In 2013, that journey continues. This year, I turn the page.  I’ve decided I will be braver. That I will push out of my comfort zone and stop worrying so much about what is the “right thing to do.” The times I’ve rejected that “right thing” and flung myself blindly into my faith in the Lord, I’ve been rewarded more richly than I ever thought possible. So, in 2013, there is no “right thing,” there’s only the horizon.

Tell me who you hope to be in 2013? Leave a comment.

Releasing Fear

Whenever I see a bunch of balloons I can’t help but smile. They are brightly colored sleeves, floating atop equally colorful strings, designed to delight and inspire wonder. I mean, who hasn’t dreamed of a bouquet of balloons lifting you from your life and carrying you, just like Dorothy, to a land of wonder far, far away.

When I was in grade school, I remember a day when they assembled all of the students on the playground. Just prior to the gathering, they’d asked us all to write down something we wished or hoped for that we would like to share with another person. “Think big,” they instructed us. “Think about what you would do to make the world different, better.” Lofty instructions for a group that ranged from barely able to read to the borderline between childhood innocence and adolescent angst.

I remembered agonizing over what I was going to write. I wanted it to be something inspiring. Something that the finder would remember all of their life. In truth, I cannot recall what those words of wisdom were, but given my age, I’m sure they had something to do with chasing rainbows.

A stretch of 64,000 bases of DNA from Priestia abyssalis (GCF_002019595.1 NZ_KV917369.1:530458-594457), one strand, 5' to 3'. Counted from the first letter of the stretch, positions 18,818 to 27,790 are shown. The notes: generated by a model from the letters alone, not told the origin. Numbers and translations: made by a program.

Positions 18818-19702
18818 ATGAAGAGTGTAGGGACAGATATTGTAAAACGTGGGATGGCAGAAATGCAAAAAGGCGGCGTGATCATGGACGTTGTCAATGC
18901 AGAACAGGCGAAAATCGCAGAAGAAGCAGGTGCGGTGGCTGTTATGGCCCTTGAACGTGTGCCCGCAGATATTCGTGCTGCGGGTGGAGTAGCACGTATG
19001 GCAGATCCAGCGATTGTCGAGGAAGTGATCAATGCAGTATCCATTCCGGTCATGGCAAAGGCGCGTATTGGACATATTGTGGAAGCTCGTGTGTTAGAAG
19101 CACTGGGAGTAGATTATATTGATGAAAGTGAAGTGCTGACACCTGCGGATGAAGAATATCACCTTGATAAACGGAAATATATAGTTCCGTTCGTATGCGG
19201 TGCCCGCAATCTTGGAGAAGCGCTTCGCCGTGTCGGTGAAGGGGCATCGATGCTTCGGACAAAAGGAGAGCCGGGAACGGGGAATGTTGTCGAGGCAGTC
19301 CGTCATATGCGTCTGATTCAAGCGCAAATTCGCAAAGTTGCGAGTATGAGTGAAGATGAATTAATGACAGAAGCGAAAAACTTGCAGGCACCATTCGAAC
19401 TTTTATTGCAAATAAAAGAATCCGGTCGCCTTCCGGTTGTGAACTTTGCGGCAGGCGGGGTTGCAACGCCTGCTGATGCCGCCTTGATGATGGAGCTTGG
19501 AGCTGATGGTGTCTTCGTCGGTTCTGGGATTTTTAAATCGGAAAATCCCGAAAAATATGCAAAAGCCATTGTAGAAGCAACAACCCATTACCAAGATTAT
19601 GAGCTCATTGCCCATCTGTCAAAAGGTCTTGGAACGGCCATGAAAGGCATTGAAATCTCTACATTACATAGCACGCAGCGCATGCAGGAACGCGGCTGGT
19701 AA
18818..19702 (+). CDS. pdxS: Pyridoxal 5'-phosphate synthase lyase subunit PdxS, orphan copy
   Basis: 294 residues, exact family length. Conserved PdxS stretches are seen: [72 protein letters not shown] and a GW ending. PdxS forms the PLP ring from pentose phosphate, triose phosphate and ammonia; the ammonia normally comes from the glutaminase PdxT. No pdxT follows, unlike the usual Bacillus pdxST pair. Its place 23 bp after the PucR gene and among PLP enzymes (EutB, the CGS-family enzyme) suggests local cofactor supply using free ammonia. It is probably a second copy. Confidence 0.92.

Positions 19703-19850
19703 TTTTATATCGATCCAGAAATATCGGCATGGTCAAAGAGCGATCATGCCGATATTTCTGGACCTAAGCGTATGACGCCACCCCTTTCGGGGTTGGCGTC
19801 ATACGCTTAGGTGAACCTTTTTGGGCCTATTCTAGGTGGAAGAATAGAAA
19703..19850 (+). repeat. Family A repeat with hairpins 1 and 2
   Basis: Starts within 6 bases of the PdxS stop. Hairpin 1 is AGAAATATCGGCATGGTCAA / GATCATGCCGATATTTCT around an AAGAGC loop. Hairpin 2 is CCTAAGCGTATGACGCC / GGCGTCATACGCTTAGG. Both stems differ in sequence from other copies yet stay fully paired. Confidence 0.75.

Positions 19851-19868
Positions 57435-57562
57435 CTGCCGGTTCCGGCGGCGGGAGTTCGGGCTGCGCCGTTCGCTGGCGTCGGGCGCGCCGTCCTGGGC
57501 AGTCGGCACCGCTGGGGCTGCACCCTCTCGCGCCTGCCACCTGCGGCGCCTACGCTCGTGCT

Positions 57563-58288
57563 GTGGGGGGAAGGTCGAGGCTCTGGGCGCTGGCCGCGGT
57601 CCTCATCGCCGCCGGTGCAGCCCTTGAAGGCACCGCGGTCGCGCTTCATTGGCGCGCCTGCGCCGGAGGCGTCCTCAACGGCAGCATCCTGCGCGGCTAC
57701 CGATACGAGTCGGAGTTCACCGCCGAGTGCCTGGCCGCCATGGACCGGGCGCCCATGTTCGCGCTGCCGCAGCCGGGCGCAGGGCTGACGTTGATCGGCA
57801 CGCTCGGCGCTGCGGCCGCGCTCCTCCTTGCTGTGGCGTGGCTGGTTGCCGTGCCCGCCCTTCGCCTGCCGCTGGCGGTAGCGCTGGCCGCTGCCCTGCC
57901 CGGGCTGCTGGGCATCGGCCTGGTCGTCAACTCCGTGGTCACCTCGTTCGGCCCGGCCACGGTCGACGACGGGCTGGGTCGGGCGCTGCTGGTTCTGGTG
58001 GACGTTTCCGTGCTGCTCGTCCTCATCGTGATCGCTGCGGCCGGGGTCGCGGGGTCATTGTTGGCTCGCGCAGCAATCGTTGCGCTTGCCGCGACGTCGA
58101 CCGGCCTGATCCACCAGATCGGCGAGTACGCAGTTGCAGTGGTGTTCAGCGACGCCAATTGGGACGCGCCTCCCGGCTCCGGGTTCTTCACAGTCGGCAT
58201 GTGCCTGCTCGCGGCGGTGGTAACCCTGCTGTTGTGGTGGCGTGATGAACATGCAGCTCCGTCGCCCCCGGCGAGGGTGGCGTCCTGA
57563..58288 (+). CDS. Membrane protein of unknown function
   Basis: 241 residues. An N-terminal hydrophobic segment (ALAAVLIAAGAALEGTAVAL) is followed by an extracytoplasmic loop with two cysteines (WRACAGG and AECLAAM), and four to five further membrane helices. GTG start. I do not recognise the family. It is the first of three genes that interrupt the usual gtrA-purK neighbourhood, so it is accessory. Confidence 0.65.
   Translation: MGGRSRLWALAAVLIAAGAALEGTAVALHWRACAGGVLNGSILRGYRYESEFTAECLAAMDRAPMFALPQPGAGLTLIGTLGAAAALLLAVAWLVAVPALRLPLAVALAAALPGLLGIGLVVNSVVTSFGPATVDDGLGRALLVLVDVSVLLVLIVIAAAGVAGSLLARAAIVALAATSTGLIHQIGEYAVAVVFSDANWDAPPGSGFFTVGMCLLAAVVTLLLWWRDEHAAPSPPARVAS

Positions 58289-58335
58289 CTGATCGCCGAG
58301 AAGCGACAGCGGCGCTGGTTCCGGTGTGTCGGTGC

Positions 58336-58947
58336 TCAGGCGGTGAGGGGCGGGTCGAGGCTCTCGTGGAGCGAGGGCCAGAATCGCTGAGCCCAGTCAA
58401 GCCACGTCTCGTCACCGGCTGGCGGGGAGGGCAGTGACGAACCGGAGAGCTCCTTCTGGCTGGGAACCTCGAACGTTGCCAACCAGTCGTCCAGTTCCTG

What I do remember, however, is the sight of hundreds of red balloons bobbing in the wind as we waited for the release signal. I remember the sheer joy of seeing those balloons soar into the sky as we all cheered. And I remember watching mine as long as I could, hoping that the right someone would stumble across my message.

In a way, that’s kind of what it’s like to release fear. Fear’s stranglehold can be debilitating. It can rob you of your confidence and slow your momentum to a crawl. But more importantly, it can severely hinder your choice to live wide.

I am guilty of letting fear snake into my life. Being Type A, I most definitely fear failure. I am frightened by the prospect of poor planning or my lack of accuracy in predicting the outcome. But, can anyone “by worrying add a single hour to [our] life?”* Why do we cede control of our minds to the murk and mire that is fear? Why do we not release it and watch it float away like a scarlet balloon cast against a pale blue sky? Why do we grip it just as tightly as it holds onto us?

It’s not often [I need to get better at that], but when I am able to release my fear to a power far greater than me, I feel an indescribable relief. It’s almost like an elephant, rising from its seat upon my chest.

Take a moment to give shape to your fear. What does it look like? Now pour that anxiety into a bright red balloon. Picture it floating lightly inside a helium-filled orb begging for your release. It’s just waiting. All you have to do is let go. Relax your fingers and let the string pull free. I promise, the relief you’ll feel watching your worry float into oblivion is far greater than the anxiety of refusing to let go.

*Matthew 6:27.